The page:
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Don’t get burned by this (Vance tries to change a tire)

Don’t get burned by this (Vance tries to change a tire)

September 22, 2015 @ 4:04 pm
by Vance Morris (Disney Guy)

Well… I have a confession to make. And it is pretty embarrassing. I did not follow my own advice.

The temptation of a low price, and then the acceptance of that low price as a buyer is like being addicted to crack (or so I am told). You say to yourself, “I’ll just do it once”. Low price shopping is an addiction

Let me relate a little story to you that happened to me just this week, and boy did I get burned by not following my own advice.

As many of you know, in addition to being a Disney Way and Marketing Strategist, I also own an Oriental Rug and Carpet Cleaning business on the Eastern Shore of Maryland. I have a few vans on the road that each travel about 30-35,000 miles every year. As you can imagine, that is a lot of oil changes and new tires.

I used to buy the tires for my vans at the best tire center in the area. But with the mileage we put on them, I was spending almost TWO GRAND a year in tires. I thought, there has to be another way. Well a new tire company came into town and offered “used” tires at a ridiculously low price. Against my better judgement, I took their bait and started down the dark path of buying on the criteria of price alone.

I started buying “gently used” tires for the vans. I was lured in by the low price (about 40 bucks a tire) which beat buying four new tires at about $180.00 each. But there always seemed to be a problem. The alignment would be out of whack, the vans would have a weird rumble, or there was an odd bubble on the tire. The tire company would always replace the tire, no charge, but it became a hassle.

Then I started to notice other things that were happening in their store, mainly being left on hold for an eternity with no promise (or hope) of anyone returning to pick up the phone.  The front desk person was surly at best, more like snarly and rude. The shop was usually in disarray with tools, oils, fluids, and kitty litter all over the shop floor. I should have bailed out right then and there… But I was hooked on price, like a junky on crack.

But we all have our breaking point. Last week I got a panicked call from one of my employees, “Boss, the rear tire just blew out and there are hunks of it all over the highway”. Are you ok? “Yep” he said. Well change the tire, I told him.  “The spare is stuck, I can’t get it down”. OK, ok… So I gave the cheapo company a call to try to get some help. Surly lady answers the phone “Hello”. No mention of the company name, her name or even a pleasant greeting.

Is this P&R tires?” I asked. “Yep” she states.

One of my vans is stuck about 10 miles from your shop, can you send a truck out?”

Let me check” was the last thing I heard for the next 3 minutes. I hung up and called back 2 more times and was placed on hold for a total of at least 7 minutes. Finally on the 4th call, surly lady said “Can’t you hold?!”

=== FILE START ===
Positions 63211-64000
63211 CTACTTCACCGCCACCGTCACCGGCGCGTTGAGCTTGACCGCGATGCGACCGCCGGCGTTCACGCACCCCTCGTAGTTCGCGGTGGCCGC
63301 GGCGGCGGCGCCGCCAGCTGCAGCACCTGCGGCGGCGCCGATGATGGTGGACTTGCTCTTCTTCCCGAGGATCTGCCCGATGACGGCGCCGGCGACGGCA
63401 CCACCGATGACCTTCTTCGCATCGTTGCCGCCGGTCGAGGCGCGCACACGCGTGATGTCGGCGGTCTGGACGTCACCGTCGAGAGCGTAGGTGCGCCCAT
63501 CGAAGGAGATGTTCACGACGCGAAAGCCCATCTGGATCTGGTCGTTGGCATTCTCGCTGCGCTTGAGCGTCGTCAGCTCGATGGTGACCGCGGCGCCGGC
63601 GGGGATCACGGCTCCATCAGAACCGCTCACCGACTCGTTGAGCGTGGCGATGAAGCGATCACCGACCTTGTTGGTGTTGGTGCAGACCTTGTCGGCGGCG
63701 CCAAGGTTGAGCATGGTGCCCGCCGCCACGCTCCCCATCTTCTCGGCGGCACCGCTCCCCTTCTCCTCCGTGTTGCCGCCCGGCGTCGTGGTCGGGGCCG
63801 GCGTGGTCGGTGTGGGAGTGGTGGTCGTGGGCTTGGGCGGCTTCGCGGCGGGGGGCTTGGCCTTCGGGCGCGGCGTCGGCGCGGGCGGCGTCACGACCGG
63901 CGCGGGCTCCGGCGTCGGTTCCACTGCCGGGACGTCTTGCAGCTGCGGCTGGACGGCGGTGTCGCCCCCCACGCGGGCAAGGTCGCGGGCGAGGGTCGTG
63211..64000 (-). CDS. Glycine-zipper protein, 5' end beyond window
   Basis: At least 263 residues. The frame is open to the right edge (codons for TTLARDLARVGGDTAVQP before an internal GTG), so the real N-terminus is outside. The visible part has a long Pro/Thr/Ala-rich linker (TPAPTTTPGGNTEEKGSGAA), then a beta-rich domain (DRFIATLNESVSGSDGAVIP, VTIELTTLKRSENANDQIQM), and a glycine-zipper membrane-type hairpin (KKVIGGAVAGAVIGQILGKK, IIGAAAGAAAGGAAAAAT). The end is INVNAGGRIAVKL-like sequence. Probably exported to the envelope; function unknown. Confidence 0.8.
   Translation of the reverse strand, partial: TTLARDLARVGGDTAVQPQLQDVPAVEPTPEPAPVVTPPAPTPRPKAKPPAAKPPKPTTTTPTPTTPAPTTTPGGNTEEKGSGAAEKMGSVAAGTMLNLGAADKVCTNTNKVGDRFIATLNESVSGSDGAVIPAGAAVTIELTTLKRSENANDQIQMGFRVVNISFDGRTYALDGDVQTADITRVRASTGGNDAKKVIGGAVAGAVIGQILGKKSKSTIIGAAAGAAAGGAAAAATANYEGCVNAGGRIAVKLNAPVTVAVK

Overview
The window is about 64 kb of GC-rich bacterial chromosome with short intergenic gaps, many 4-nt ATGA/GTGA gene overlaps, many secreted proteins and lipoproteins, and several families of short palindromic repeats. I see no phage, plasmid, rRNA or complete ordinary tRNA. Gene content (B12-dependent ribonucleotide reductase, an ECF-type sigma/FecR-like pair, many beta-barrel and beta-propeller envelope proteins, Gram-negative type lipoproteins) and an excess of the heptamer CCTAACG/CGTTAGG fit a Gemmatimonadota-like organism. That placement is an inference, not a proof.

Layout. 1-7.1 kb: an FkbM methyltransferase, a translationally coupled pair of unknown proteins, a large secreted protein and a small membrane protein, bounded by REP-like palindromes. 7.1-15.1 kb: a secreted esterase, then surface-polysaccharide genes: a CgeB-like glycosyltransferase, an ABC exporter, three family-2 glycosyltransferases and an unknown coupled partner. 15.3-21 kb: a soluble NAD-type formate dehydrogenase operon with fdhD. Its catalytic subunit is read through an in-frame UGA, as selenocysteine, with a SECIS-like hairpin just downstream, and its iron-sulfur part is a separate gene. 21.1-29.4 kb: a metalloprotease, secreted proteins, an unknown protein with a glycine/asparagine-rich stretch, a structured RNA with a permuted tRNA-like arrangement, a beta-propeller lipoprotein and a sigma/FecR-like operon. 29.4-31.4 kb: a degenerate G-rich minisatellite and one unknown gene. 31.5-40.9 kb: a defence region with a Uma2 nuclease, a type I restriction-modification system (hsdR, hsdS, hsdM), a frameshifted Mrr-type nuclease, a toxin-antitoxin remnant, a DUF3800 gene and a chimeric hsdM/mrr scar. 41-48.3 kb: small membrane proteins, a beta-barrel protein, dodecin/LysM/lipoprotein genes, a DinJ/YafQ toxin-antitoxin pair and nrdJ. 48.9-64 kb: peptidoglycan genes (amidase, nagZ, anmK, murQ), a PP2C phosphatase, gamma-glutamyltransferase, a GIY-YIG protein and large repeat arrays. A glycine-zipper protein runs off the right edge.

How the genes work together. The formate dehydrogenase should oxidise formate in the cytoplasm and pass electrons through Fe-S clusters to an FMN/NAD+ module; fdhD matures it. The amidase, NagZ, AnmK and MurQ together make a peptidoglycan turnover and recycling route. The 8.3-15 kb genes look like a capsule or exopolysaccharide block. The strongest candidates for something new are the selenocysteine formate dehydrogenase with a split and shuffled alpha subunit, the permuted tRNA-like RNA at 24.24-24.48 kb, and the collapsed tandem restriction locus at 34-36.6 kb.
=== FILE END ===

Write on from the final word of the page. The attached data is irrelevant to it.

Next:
By this time I was driving out to the stranded van to help my employee get the spare tire that was stuck under the van. On my way, I called the BEST tire company in town, the one I had been lured away from by the cheapo price. “One of my vans is broken down on the highway and he can’t get the spare disconnected from the hold”.

The first words out of her mouth were “Brent can be there in 15 minutes and help you out”.  My jaw dropped. How could I have been so stupid as to be lured away from these guys? To make me feel even more guilty, she continued “We help ALL of our best customers, don’t you worry”.

Well I felt like a total schmuck. I could not bring myself to confess my sin of leaving them for a cheaper competitor. After Brent got down there, he managed to dislodge the spare tire and get us on our way. We shook hands and he said “Great to see you again Mr. Morris, glad we could help you out today”.

Sheepishly I thanked him and told him I would be in the next day to have the tire repaired.

By the end of the week, I had spent, no… invested, in new tires for all of my vehicles. About two grand in all.

I never felt better…

So… is low price always an indicator of poor service? Maybe not always, but is damn sure a powerful indicator:

  • Walmart vs. Nordstroms
  • McDonalds vs Ruth’s Chris Steak House
  • Hershey Park vs Disney
  • Motel 6 vs. Four Seasons

I will let the comparisons speak for themselves.

For more on service standards check out my free special report “Systematic MAGIC, How to Disnify Any Business”. Vance Morris is a Walt Disney World Resort Management Alumni, having spent 10 years as an executive in the Resorts. He runs the only Disney Service & Direct Response Marketing business on the planet. Here he coaches companies to create Disney Style Service Systems and then monetize them through direct response marketing. He is also the GKIC 2015 Marketer of the Year. He can be reached at www.DeliverServiceNow.comor vance@deliverprofitsnow.com .

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